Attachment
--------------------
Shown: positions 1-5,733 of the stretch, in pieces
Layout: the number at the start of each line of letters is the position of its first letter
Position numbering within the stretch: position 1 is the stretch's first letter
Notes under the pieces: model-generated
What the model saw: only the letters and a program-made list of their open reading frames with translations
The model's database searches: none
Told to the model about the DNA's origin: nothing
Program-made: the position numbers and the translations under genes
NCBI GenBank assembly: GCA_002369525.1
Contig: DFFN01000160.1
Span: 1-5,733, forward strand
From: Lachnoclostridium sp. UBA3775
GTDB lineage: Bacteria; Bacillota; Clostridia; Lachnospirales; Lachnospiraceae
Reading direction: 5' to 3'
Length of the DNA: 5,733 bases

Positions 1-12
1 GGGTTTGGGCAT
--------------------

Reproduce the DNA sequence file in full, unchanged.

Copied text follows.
Shown: positions 1-5,733 of the stretch, in pieces
Layout: the number at the start of each line of letters is the position of its first letter
Position numbering within the stretch: position 1 is the stretch's first letter
Notes under the pieces: model-generated
What the model saw: only the letters and a program-made list of their open reading frames with translations
The model's database searches: none
Told to the model about the DNA's origin: nothing
Program-made: the position numbers and the translations under genes
NCBI GenBank assembly: GCA_002369525.1
Contig: DFFN01000160.1
Span: 1-5,733, forward strand
From: Lachnoclostridium sp. UBA3775
GTDB lineage: Bacteria; Bacillota; Clostridia; Lachnospirales; Lachnospiraceae
Reading direction: 5' to 3'
Length of the DNA: 5,733 bases

Positions 1-12
1 GGGTTTGGGCAT